Additionally there is need for a device which is easy to use, comfortable, effective, safe, convienant, flexible in use, durable, simple in form and economical. Whereas some of the prior art individually may have some of the features of the present invention, none of them has the collective attributes of the present invention nor a substantial portion thereof. The specifics of these attributes shall become apparent presently.

THE PRESENT INVENTION

The specific objective of the present invention is to provide a completely compact, totally portable foot/hand hold device designed to assist the user in several certain exercises which can be performed anywhere there is an ordinary, interior, walk-through door. It is basically intended for the active person, or one who travels extensively, hence is designed to easily fit into a briefcase, ladie's purse, flightbag, school pack, or even a pocket.

The present invention consists of two modes: "assembled" and "stored/travel". It consists of an anchor made of durable, lightweight, rigid plastic; tubular in form with a narrow slot running longitudinally from one open end to its centerpoint. Its other end is sealed. The anchor is designed to anchor the entire device (when assembled) to the backside of any ordinary, interior door. The second part is a short connecting line made of ordinary rope and knotted at both ends. It is designed to connect the first and third parts to each other; and to provide tension when in use. The third part is a foot/hand bar, similar to the first part (anchor); except proportionally longer and smaller in diameter. It is designed for two purposes: 1) to secure the feet or hands respectively while the user performs various exercises, and 2) to contain the connecting line and friction fit into the first part (anchor) when in the "stored/travel" mode; rendering the entire device a short wand-like (or stick) configuration.

There are several advantages of the present invention over similar apparatuses. Because of the great number and extensive variations of other such apparatuses, it will be most clear to list the advantages of the present invention in a comparative format. This is to say that no prior art combines all these attributes to produce a similar device. The advantanges of the present invention are as follows. It has fewer parts; only three. It is totally portable; compacts to ten inches and weighs six ounces. It has flexibility of use; several types of exercises which include, but are not limited to: sit-ups, leg-raises, stretches and isometrics and isotonics (for the more advanced users). It will not "trigger" airport security machines or present a "questionable" object on airport x-ray screens; being constructed of plastic and rope. It is easier to use; can be assembled, set up and broken down in seconds. It is more convienant; can be "stored" (hung) over a door knob. It is safer; will not protrude from the door causing a foot traffic hazard nor will it cause injury if dropped on someone. It is projected to be significantly lower in cost; having only three simple parts. It is comfortable; holds the users feet at the most desirable acute angle to the floor during sit-up exercises, and keeps them secure and immobile. It is durable; none of its parts are prone to wear. It will not mar or damage the door; again, because of its materials. It has a personalized fit; is adjusted to the users own foot (size) permanently. The preferred embodiment of the present invention combines these advantages to provide a unique exercises device with optimum attributes.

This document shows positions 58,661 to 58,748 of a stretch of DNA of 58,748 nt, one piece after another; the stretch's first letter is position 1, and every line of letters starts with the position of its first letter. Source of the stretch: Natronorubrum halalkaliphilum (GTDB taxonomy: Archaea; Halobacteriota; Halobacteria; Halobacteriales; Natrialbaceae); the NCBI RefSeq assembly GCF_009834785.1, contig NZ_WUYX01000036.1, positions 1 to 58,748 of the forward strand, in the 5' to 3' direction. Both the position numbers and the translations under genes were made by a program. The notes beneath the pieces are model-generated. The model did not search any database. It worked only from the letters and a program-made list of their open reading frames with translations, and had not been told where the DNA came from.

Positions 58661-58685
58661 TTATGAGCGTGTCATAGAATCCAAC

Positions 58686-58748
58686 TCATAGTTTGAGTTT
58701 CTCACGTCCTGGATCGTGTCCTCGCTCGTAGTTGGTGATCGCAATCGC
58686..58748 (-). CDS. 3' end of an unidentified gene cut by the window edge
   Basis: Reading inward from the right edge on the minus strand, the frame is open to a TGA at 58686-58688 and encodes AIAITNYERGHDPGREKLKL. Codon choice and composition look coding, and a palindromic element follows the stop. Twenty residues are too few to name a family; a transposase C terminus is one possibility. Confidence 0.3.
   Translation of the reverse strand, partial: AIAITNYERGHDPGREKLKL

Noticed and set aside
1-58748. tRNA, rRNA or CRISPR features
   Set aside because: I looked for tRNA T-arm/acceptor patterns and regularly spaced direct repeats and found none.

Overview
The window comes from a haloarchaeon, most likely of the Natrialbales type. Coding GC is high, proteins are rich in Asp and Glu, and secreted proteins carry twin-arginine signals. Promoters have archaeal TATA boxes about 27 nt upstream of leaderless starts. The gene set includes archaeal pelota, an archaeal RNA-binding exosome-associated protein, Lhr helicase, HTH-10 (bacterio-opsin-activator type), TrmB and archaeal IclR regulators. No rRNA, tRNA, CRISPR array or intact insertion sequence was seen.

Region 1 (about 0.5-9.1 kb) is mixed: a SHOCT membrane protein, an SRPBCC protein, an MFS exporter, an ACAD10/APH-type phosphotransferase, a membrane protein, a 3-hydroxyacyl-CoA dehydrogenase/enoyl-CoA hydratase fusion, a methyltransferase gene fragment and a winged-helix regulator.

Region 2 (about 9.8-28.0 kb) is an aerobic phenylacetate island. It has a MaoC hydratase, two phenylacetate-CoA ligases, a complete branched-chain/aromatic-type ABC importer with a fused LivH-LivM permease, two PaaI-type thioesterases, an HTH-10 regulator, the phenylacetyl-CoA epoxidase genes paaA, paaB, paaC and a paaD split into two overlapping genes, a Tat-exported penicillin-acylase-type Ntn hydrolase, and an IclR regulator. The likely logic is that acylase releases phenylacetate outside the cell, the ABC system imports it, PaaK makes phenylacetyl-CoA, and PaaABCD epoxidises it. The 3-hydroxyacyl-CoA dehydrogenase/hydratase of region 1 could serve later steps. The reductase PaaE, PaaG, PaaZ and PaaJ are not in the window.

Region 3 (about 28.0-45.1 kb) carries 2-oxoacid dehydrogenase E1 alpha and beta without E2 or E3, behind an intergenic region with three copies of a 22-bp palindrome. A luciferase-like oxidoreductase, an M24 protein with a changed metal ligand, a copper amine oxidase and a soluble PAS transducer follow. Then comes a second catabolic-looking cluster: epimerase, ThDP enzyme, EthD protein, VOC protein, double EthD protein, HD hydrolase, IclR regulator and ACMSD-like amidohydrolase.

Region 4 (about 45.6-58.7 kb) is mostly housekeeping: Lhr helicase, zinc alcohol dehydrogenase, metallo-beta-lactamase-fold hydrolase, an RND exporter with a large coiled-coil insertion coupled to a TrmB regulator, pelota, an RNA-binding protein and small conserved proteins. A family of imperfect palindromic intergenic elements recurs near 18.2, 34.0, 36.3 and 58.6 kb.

BRIEF DESCRIPTION OF THE DRAWINGS

The accompanying drawings illustrate the preferred embodiment of the invention in which:

FIG. 1 is a side view of the device anchored to a door and engaging the user's foot with the foot/hand bar demonstrating the desired acute angle of the foot to the floor;

FIG. 2 is a perspective top view of the device in the "assembled" mode, on the floor relative to the door to be used, the door not yet in the closed and latched possition;

FIG. 3 is a perspective view of the device in the compact "stored/travel" mode being held in the hand;

FIG. 4 is a perspective view of the device being used to do sit-ups, engaging the user's feet and anchored to a door.

DESCRIPTION OF THE PRIOR ART

U.S. Pat. No. 4,116,434

U.S. Pat. No. 4,121,825

U.S. Pat. No. 4,468,022

U.S. Pat. No. 4,629,179

U.S. Pat. No. 4,705,270

U.S. Pat. No. 4,752,067

U.S. Pat. No. 4,809,971